A spicy stitch, two ways

Some years ago I came across a stitch I really liked the look of on the Nordic Needle Save the Stitches website. For reasons I have yet to fathom they called it “nutmeg stitch”. It doesn’t look the least bit like a nutmeg, but the name rather appeals to me – I am Dutch, after all, and we like our spices. Although I called it a stitch, it is really the intertwining combination of two of the basic Hardanger filling stitches, dove’s eye and square filet, and interestingly the result doesn’t look like either of them.

nutmeg stitch

I’ve not seen the stitch anywhere else before or since, but I gather it was used in a booklet produced with competition-winning designs, so presumably one of those winners invented it and gave it its fragrant name. As I said, I liked it, but it did look like rather a lot of work; first do the dove’s eye, then the square filet, carefully weaving in and out of the dove’s eye – wouldn’t it be possible to get the same effect in a simpler way?

Out came the doodle cloth of the moment, and after a few tries I realised it wasn’t possible; not exactly the same effect. But starting in a corner and working alternate quarters of square filet and dove’s eye, I did get a similar effect. With its slightly looser look (the weaving isn’t as tight as in a nutmeg stitch) I felt that, though similar, it was different enough to deserve its own name, and in keeping with its shape I called it sunburst stitch. It quickly became one of my favourites.

sunburst stitch

Now these two stitches, nutmeg and sunburst, each have their own strong points and disadvantages. Sunburst is simpler and quicker, but I soon realised that nutmeg stitch, because it is worked in two passes, can be stitched in two colours. Nordic Needle’s Hardanger tends to be traditional in its colour schemes, so not surprisingly the pictures I’d found of the stitch were all white – to find out whether a two-tone nutmeg (the mind boggles) would work, I’d have to stitch it myself. Out came the doodle cloth again, and yes, it does work!

nutmeg stitch in two colours

As the doodle cloth was to hand anyway, I did some more experimenting. What if you started the weave by taking the square filet over  the first part of the dove’s eye instead of under ? The result turned out to be a slightly looser weave producing a different but equally pleasant colour pattern. Perhaps it doesn’t really warrant its own name, but I’ve given it one anyway; wishing to reflect both its kinship with the nutmeg stitch and the slight difference between the two, I here present the mace stitch!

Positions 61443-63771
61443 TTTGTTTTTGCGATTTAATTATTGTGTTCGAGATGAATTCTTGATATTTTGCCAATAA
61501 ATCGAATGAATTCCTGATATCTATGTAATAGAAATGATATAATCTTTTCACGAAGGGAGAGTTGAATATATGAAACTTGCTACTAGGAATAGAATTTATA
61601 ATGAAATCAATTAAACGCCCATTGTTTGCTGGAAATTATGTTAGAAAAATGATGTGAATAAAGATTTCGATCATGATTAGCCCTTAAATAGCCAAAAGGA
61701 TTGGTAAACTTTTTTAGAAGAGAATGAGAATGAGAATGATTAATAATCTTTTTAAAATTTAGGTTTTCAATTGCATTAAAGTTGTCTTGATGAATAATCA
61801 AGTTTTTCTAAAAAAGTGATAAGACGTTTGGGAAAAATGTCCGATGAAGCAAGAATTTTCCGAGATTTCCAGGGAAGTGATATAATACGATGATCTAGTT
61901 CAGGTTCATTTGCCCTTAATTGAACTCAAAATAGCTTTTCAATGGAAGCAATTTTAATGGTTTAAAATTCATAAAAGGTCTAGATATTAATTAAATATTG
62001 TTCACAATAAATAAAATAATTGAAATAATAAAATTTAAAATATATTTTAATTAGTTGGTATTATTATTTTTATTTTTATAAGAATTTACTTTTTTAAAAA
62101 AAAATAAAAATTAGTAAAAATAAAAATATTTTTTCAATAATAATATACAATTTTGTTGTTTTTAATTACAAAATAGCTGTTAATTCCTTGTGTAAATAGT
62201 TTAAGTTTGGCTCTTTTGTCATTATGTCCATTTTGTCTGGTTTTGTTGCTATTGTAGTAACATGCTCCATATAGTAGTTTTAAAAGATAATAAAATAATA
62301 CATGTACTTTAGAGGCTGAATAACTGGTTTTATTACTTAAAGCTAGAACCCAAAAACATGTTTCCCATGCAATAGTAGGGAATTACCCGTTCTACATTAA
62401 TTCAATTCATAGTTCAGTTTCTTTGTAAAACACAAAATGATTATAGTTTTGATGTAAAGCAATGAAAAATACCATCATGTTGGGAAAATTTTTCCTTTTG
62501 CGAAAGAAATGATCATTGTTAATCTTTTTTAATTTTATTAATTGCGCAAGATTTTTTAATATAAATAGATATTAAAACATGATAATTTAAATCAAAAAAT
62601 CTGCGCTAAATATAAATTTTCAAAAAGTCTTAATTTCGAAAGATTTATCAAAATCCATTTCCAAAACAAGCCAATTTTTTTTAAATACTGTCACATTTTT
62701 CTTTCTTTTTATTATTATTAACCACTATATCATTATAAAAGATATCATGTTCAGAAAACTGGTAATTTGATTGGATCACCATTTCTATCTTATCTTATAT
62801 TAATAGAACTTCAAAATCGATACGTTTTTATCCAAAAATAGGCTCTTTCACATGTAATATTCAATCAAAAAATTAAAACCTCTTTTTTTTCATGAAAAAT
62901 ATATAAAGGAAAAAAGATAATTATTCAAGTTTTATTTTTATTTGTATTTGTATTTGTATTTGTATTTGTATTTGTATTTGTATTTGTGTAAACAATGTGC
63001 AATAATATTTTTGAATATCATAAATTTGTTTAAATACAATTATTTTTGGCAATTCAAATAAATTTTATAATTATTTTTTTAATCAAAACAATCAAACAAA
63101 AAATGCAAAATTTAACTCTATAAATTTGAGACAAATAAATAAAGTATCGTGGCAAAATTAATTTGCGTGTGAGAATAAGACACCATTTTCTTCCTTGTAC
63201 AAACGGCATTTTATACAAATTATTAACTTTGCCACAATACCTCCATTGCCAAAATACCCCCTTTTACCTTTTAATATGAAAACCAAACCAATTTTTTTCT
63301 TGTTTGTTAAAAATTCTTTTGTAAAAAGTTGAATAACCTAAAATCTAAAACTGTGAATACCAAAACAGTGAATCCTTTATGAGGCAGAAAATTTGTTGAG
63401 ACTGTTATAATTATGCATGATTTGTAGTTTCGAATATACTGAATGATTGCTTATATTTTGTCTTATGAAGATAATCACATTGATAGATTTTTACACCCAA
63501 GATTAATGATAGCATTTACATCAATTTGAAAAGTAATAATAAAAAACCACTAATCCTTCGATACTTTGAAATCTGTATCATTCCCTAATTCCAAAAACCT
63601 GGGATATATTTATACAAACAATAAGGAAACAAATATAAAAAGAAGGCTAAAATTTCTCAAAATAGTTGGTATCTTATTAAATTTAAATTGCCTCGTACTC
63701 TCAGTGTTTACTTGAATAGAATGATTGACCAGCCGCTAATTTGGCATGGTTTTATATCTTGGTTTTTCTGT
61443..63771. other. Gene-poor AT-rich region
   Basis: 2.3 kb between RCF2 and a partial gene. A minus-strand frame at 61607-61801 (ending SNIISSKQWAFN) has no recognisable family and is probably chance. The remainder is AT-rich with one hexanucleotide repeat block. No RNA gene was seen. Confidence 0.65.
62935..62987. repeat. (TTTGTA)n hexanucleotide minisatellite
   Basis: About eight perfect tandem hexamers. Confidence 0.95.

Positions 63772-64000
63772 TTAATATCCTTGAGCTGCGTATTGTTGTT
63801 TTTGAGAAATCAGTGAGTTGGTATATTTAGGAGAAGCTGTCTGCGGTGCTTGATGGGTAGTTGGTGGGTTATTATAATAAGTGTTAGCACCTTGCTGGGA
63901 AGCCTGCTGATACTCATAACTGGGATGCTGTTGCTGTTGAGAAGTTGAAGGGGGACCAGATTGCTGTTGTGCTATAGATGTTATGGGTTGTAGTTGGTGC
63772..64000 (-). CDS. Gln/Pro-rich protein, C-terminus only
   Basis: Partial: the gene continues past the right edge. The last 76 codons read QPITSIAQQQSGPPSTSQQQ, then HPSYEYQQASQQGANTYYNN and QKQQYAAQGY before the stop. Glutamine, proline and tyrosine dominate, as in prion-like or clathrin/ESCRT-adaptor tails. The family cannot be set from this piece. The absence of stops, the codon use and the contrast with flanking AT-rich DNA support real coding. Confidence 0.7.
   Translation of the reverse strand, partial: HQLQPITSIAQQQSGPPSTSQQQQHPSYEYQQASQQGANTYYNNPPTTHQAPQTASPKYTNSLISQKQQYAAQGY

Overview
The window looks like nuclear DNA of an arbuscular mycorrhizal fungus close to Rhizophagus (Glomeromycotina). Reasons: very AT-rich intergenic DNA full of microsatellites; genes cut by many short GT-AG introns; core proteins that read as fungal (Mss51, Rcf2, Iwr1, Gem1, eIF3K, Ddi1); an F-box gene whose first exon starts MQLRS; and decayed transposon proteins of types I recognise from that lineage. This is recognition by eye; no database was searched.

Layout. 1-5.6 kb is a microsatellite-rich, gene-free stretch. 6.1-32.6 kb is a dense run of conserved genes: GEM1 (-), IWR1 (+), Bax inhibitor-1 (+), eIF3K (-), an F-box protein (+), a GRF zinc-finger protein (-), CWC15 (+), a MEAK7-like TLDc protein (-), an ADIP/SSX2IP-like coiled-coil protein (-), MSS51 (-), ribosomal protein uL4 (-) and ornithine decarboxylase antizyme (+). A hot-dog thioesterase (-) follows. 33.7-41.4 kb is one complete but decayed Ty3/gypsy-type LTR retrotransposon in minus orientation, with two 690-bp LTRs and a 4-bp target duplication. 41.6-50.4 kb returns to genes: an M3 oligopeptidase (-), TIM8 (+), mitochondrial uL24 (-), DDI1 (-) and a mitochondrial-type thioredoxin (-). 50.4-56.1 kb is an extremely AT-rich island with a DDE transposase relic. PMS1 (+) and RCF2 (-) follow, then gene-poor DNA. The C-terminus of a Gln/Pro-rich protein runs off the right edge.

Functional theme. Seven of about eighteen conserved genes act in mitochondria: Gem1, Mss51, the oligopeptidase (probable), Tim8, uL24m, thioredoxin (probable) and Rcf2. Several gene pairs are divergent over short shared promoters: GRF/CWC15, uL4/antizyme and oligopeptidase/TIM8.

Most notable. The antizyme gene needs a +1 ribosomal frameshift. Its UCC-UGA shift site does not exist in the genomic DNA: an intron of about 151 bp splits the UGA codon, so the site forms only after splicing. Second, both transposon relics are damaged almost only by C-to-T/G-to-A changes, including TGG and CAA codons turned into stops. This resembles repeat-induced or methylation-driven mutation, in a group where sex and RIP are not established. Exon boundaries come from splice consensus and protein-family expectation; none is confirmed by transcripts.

mace stitch in two colours

4 comments on “A spicy stitch, two ways

  1. I must say I’m very fond of it in all its shapes, they are very useful in coasters with a small Hardanger motif – they have enough weight to make one filling stitch enough.

  2. I hope I am not being presumptuous by saying that I think I am the Nordic Needle stitcher you were talking about. I won a first place prize in the 2013 contest and I used nutmeg stitch in my design. But I neither invented it nor named it. I have gone to all the Nordic Needle retreats except one. The early retreats featured a wonderful teacher/designer/stitcher named Jean Mann and I learned the stitch from her. She didn’t invent it either; she had found it in a book but couldn’t remember the name of the book or the author. I do think however, it was a pretty well-known designer. But I have never found it anywhere else.

    I love this stitch and often substitute it when dove’s eyes or square filets are called for. When you used two colors (or a different color, for that matter), did you carry the threads behind the woven bars? That seems to me that it would be difficult to hide and more work than when incorporating the stitch as you go!

  3. Hello Susan, how wonderful to hear this – I never expected to find the stitcher who indirectly introduced me to nutmeg stitch! And really interesting to hear more about its history too. So we can trace it back to Jean Mann, and before her an unidentified author. It’s a shame nothing is known about her, but like you I’ve not been able to find the stitch anywhere else, even under different names. Perhaps someone else will read this and be able to provide the next step backwards in time.

    When working the stitch in two colours, or any colour different from the bars, I do what I first worked out when I wanted to put coloured dove’s eyes inside white woven bars – yes, take the needle through the back of the woven bar until the halfway point, then emerge and work the dove’s eye as usual, back into the first woven bar and take the needle through the rest of the back to the safe haven of the Kloster blocks 🙂 . The square filet part, of course, presents no problem as it can be anchored behind the nearest Kloster block and then started from the corner. (Unless there are no nearby Kloster blocks, in which case I travel through the back of the woven bars as for the dove’s eyes.) Hope that helps!

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